LEGAL DISCLAIMER Mr. Fromm is licensed to practice law throughout the state of PA with offices in Philadelphia and Montgomery Counties. He is authorized to handle IRS matters throughout the United States. His phone number is 215-735-2336 or his email address is , his website is and his blog is <> Mr. Fromm is ethically required to state that the response herein is not legal advice and does not create an attorney/ client relationship. Also, there are no recognized legal specialties under Pennsylvania law. Any references to a trust, estate or tax lawyer refer only to the fact that Mr. Fromm limits his practice to these areas of the law. These responses are only in the form of legal education and are intended to only provide general information about the matter within the question. Oftentimes the question does not include significant and important facts and timelines that if known could significantly change the reply or make such reply unsuitable. Mr. Fromm strongly advises the questioner to confer with an attorney in their state in order to ensure proper advice is received. By using this site you understand and agree that there is no attorney client relationship or confidentiality between you and the attorney responding. This site should not be used as a substitute for competent legal advice from a licensed attorney that practices in the subject area in your jurisdiction, who is familiar with your specific facts and all of the circumstances and with whom you have an attorney client relationship. The law changes frequently and varies from jurisdiction to jurisdiction. The information and materials provided are general in nature, and may not apply to a specific factual or legal circumstance described in the question or omitted from the question. Circular 230 Disclaimer - Any information in this comment may not be used to eliminate or reduce penalties by the IRS or any other governmental agency.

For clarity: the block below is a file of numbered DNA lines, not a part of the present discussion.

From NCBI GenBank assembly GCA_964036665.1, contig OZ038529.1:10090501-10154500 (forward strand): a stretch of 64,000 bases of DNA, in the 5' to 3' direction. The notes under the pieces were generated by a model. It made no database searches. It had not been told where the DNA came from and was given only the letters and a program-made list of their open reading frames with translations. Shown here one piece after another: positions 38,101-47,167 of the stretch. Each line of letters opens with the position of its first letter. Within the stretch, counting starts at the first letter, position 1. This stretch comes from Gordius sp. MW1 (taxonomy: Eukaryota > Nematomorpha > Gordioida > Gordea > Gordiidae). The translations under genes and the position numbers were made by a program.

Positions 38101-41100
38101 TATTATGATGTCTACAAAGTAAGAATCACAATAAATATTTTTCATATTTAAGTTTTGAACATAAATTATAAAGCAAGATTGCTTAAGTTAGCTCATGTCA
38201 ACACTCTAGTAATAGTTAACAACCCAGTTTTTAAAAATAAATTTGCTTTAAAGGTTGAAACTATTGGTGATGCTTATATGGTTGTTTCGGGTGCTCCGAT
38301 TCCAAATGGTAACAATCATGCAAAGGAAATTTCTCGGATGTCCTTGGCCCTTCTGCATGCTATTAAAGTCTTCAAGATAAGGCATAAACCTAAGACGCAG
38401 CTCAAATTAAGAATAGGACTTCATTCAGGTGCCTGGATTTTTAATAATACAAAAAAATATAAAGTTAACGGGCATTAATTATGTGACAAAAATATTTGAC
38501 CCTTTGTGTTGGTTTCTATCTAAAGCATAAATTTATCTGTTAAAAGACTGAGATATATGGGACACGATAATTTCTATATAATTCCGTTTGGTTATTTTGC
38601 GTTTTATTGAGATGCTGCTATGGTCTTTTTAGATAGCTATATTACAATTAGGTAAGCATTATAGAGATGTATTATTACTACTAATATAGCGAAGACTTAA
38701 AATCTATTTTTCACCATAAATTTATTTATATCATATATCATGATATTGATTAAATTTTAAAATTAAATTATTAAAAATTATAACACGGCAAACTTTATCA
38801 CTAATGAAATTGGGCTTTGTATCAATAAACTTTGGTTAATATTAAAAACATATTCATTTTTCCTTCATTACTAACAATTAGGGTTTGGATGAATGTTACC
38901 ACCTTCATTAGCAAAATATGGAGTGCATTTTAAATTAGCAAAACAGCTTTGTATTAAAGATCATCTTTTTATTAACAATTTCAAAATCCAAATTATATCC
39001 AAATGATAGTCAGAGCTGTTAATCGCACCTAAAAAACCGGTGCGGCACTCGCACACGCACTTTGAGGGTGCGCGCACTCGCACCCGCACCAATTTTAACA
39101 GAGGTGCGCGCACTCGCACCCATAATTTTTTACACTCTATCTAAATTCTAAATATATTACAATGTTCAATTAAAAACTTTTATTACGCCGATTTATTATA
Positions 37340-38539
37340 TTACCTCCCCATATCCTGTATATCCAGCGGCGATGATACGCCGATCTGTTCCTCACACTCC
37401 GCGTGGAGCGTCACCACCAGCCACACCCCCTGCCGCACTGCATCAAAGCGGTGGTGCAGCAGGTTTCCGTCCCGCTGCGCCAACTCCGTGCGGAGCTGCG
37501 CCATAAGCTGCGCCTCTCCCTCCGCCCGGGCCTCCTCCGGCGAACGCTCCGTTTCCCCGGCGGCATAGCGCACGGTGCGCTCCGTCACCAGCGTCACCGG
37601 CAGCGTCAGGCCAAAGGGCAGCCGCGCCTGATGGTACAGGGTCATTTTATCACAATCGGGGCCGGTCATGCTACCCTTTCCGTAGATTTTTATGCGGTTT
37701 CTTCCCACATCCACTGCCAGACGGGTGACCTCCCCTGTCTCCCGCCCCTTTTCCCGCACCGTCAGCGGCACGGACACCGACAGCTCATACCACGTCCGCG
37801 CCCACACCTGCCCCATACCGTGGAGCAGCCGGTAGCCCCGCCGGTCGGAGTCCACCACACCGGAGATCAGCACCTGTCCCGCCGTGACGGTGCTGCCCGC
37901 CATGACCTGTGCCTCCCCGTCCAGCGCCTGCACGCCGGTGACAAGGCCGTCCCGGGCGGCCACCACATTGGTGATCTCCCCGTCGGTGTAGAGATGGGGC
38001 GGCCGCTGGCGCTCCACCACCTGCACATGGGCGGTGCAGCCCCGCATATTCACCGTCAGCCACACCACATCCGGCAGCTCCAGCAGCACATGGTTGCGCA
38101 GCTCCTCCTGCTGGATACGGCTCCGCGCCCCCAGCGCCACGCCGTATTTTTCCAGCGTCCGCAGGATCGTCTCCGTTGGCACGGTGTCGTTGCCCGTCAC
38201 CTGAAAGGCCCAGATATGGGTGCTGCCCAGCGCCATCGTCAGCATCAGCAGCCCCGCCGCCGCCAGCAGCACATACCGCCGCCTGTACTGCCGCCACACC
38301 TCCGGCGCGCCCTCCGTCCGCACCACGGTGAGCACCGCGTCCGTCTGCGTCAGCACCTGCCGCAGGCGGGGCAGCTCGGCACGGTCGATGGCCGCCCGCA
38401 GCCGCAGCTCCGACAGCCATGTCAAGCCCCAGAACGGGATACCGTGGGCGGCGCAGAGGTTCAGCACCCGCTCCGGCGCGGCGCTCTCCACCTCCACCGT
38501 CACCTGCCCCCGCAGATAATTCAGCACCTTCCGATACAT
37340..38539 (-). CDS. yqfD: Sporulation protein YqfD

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I am going to agree with the previous answers that it is a personal decision, and I am going to add that you are very smart to ask this question. The answer is far more complex than you probably imagined. It involves the question, "How am I going to pay for the rest of my life?"